High speed bearing technology is applicable for aeration blowers operating at much higher speeds than the typical 60Hz, 3600RPM for cast multistage units. High Speed Turbo (HST) units are usually single stage (though some utilize multiple cores) and rotate from 15,000 to 50,000RPM. At such high speeds, standard roller bearings cannot offer the industry standard L10 bearing life. Two types of bearing technologies have come to dominate the wastewater treatment market for these types of machines: airfoil and magnetically levitated. Often the two technologies are compared as equals, however, in many significant ways they are not. This paper explores history, basic operation, and construction of the airfoil and magnetic bearings. Furthermore, a discussion is offered on advantages and disadvantages of each technology for the wastewater aeration industry.
The Spencer Turbine Company’s AryJet® high-speed turbo blowers feature magnetic bearing technology.
Brief History Of Technologies
1. Airfoil Bearings
Airfoil bearings originally substituted rolling element and journal bearings in high speed Air Cycle Machines which are at the heart of Environmental Control Systems on gas turbine powered aircraft. Other common applications include bleed air turbo compressors and turbo expanders. These applications typically have light loads and constant speeds. The image below shows the evolution of the airfoil bearings since the Multipad Foil Journal Bearing (Fig. 1a) was introduced in 1960’s by Garrett AiResearch (now Allied Signal). Numerous companies such as Honeywell, Hamilton Standard, Mechanical Technology Inc (MTI), ABG-Semca, Sunstrand, British Aerospace, Tupolev and others, made improvements to the basic design. Current research efforts are focused on increased damping and load capacity, advanced anti-friction foil coatings, simplified manufacturing techniques, and improved stability under shock loads.
Fig 1 - Evolution of the airfoil bearing technology.
(a) Multipad Foil Bearing concept developed by Garrett AiResearch; (b) Reversed Multilayer Foil Journal Bearing concept developed by Hamilton Standard; (c) Reversed Multipad Foil Journal Bearing concept developed by R&D Dynamics
2. Magnetic Bearings
Fig 2 - Stator of a typical magnetic bearing
Passive magnetic levitation including patented systems dates back over a century. However, passive systems are inherently unstable. Today, active systems employing electromagnets, sophisticated controllers and algorithms are used almost exclusively. First investigations of active magnetic bearings began in the 1930s for use in ultracentrifuges, which assist in research in molecular biology, biochemistry, polymer science, etc. Today, magnetic bearings are a time-tested technology in the oil and gas industry, sub-sea applications, chillers, high-precision instrumentation, vacuum energy storage, etc. The image below shows a typical magnetic bearing stator. Early research was done at the University of Virginia, with the introduction of the magnetic bearing to the turbo machinery industry in 1988. Further development was done by Magnetic Bearing Inc. and improved upon by NOVA Gas Transmission Ltd. NOVA later created a separate magnetic bearing company - Revolve Technologies Inc. (now part of SKF of Sweden). Current research efforts are focused on improving simulation techniques, increasing stability, and even reducing reliance on feedback systems (such as the Halbach magnetic bearing).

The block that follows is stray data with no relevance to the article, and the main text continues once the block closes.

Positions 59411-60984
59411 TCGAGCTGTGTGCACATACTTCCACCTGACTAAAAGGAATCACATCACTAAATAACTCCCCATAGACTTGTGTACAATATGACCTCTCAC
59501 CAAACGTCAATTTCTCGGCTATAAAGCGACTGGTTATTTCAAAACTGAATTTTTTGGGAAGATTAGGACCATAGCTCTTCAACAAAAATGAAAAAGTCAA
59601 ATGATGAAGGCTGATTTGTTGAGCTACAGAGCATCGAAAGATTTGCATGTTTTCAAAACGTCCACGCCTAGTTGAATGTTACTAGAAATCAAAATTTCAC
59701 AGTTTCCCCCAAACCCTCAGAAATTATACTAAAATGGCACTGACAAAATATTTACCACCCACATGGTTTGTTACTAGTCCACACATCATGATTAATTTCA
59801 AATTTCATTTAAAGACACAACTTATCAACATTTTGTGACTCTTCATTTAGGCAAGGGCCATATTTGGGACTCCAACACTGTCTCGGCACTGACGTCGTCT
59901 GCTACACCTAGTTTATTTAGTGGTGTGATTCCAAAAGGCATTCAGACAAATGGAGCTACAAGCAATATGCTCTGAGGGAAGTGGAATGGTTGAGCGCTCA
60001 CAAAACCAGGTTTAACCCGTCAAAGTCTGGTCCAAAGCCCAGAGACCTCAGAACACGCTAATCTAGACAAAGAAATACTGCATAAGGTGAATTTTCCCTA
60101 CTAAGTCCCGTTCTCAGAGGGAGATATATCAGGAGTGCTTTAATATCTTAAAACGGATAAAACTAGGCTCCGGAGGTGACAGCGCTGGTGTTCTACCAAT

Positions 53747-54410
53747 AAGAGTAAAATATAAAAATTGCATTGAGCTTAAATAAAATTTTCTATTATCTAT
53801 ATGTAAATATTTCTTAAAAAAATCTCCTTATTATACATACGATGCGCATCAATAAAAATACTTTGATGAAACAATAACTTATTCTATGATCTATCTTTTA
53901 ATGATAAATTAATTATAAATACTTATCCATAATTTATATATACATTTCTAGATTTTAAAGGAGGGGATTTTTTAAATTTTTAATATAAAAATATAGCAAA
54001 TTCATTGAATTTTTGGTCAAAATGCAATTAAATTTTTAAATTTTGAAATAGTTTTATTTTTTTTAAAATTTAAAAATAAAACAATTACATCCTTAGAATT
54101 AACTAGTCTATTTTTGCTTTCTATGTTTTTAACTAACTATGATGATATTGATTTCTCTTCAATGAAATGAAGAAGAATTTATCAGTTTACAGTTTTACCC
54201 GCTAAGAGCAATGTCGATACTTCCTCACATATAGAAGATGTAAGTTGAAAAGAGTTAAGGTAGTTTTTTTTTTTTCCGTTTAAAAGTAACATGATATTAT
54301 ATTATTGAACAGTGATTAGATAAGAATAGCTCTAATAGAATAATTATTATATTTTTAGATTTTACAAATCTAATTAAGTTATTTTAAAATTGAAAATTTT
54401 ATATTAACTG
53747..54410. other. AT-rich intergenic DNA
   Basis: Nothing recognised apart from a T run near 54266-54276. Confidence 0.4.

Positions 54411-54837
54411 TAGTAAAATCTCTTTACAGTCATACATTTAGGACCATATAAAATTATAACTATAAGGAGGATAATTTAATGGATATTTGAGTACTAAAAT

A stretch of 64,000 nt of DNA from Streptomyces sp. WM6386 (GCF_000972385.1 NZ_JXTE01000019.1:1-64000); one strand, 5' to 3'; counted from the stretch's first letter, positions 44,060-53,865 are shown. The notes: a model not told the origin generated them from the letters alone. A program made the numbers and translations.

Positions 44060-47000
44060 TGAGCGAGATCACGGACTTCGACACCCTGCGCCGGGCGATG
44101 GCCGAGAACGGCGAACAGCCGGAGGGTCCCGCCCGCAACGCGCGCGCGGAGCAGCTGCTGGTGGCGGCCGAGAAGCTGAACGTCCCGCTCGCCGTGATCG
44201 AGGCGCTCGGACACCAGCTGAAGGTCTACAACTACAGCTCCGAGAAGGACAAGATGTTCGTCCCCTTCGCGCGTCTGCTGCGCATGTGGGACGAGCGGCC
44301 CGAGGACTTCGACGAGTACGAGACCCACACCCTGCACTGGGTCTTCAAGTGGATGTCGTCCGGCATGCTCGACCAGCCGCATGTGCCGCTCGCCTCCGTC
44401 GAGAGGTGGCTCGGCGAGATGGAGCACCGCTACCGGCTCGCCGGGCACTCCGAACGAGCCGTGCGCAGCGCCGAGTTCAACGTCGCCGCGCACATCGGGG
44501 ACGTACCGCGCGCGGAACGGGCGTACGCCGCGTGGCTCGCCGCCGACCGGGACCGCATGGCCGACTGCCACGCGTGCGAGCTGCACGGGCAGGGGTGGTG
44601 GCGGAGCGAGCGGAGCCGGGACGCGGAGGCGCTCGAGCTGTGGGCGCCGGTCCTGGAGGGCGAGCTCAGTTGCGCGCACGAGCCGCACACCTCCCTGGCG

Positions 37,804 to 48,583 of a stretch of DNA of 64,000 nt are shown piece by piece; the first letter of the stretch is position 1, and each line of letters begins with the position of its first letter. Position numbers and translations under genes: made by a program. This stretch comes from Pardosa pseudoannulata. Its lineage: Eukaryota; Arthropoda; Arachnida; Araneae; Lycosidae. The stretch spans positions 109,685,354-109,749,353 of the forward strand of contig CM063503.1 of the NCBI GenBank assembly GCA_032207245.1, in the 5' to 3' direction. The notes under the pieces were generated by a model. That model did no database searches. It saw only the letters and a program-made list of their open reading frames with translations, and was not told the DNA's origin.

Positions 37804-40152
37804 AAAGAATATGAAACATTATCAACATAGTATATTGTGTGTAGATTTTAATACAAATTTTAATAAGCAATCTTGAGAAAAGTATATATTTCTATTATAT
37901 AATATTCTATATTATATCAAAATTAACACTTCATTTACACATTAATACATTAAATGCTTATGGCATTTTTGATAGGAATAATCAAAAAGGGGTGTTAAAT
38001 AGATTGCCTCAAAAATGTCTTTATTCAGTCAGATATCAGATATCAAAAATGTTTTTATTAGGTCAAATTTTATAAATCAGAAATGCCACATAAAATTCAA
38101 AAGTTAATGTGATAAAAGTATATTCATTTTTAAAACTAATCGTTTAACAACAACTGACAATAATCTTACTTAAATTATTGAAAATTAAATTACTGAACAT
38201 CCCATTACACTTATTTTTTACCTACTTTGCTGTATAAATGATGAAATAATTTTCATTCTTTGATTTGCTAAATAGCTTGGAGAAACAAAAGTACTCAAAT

Principles of Operation
Airfoil bearings operate similarly to an oil bushing or a journal bearing, but with air as the working medium. Before start-up, a small amount of preload exists between the shaft and the bearing. Additionally, in machines with horizontal shaft orientation, the shaft rests against the bearing due to gravity. Consequently, some of the foils are in direct contact with the shaft while it is stationary. This contact results in friction as the shaft begins rotation relative to the foils before lift off.